Can the offence of insult include all racist statements?

As an extension of Act No. 2017-86 of January 27th 2017 on equality and citizenship, the decree of August 3rd 2017 amending certain provisions of the Penal Code was published in the Official Gazette on August 5th 2017.

Born out of a desire to increase the penalties for non-public manifestations of racism, sexism or homophobia, this decree strengthens the repression of the offences of provocation, defamation and non-public insults of a racist or discriminatory nature.

An insulting statement, even if made in a meeting or public place, constitutes the offence of insult only if it has been “uttered” in accordance with article 23 of the Press Act; in other words, it is made aloud in circumstances where there is a desire to make it public.

The March 2005 decree had established non-public offences, punishable simply by a fine, a fine considerably less onerous than public offences.

From now on, the decree of January 27th 2017 establishes these offences of provocation, defamation and non-public insults as fifth class offences, doubling the amount of the fine from 750 euros to 1,500 euros or 3,000 euros in the event of a re-occurrence.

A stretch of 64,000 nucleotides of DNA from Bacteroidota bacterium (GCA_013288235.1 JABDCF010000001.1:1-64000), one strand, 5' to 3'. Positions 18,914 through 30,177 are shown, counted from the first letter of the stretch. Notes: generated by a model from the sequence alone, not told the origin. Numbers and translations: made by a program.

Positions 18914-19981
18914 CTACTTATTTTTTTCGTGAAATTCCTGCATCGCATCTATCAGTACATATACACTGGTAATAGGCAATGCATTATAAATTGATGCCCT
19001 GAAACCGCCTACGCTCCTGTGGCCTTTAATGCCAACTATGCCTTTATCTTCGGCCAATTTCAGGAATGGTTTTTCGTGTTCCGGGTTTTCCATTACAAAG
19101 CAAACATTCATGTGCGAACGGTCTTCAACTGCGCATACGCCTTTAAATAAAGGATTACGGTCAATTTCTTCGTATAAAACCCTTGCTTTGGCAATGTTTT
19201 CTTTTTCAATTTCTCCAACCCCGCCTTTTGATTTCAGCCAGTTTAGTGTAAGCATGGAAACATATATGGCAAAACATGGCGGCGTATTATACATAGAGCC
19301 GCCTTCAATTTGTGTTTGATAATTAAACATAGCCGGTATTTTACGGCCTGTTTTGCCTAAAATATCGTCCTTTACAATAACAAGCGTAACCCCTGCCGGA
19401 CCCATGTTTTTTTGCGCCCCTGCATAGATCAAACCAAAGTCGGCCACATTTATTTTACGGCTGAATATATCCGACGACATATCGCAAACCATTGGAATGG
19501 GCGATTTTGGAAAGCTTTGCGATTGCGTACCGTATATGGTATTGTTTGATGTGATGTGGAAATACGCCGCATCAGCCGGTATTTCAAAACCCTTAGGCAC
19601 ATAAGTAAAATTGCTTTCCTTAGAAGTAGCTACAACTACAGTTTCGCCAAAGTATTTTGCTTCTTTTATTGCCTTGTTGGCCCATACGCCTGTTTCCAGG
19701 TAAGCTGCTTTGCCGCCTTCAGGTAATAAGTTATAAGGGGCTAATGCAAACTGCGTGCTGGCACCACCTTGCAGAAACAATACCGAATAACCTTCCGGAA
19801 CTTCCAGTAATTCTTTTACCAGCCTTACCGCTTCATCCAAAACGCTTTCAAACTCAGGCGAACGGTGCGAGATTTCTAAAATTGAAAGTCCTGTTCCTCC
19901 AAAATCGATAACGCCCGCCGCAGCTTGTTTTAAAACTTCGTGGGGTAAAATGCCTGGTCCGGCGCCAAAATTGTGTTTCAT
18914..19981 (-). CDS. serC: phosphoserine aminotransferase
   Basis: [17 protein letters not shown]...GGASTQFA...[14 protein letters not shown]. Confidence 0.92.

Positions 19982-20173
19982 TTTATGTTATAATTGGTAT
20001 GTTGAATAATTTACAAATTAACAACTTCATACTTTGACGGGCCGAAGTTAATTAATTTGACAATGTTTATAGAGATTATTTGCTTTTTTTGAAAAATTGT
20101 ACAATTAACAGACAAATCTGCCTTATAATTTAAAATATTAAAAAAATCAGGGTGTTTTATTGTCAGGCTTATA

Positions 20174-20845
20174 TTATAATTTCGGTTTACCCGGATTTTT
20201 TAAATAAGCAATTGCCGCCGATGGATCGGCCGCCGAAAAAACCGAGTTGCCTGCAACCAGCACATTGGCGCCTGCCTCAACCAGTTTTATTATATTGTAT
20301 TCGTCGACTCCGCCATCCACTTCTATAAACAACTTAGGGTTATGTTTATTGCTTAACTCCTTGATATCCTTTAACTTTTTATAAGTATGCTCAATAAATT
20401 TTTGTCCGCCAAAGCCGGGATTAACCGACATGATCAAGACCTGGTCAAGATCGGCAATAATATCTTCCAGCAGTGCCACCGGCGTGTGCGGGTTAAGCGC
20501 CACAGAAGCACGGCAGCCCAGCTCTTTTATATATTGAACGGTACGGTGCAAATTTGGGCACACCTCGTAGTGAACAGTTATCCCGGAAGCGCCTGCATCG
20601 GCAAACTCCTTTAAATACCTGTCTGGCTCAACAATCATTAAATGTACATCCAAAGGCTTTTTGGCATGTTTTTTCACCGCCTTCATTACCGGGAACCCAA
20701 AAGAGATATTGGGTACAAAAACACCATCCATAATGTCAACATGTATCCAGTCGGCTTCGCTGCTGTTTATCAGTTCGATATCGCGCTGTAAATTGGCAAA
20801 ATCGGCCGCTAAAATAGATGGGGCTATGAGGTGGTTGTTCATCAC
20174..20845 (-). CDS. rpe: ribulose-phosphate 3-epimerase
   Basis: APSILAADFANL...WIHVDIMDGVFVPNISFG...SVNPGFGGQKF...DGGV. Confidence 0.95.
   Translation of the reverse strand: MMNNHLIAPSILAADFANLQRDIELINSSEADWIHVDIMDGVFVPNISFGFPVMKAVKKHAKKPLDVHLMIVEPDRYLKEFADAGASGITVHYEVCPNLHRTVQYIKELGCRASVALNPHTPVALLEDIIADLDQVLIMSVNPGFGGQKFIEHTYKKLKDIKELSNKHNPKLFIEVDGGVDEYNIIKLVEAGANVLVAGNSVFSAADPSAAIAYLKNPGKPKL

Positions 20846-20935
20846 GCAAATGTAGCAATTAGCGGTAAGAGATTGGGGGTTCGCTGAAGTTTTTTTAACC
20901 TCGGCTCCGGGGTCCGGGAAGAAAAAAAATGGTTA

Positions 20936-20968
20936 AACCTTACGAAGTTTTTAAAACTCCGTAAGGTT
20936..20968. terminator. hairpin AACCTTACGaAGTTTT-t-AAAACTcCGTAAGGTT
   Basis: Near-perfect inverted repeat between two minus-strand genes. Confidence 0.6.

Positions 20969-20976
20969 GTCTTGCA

In addition, the offences of provocation, defamation and non-public insults may give rise to additional penalties.

In this respect, two new measures with complementary penalties, namely community service for a period of between 20 and 120 hours and the obligation to complete a citizenship internship.

Consequently, any racist statements made in the private or family context may be the subject of legal proceedings…

However, in a judgment of November 19th 2018, the Tribunal of Paris had the opportunity to clarify the notion of non-public insult.

It considered that, in order to constitute a violation of a non-public insult, the statements must have been uttered with a minimum of publicity as having been pronounced before one or more third parties or as having been distributed by mail, see electronic mail to at least one other recipient other than the person being insulted.

Moreover, freedom of expression may be enforced in the context of this offence, especially in the private and family context.

While the spectre of the offence of insult has widened, one may nevertheless wonder about the effectiveness of these measures when it comes to taking into consideration the criteria for assessing the case law to qualify this offence but also the possibility of seeing it come up against fundamental freedoms such as freedom of expression…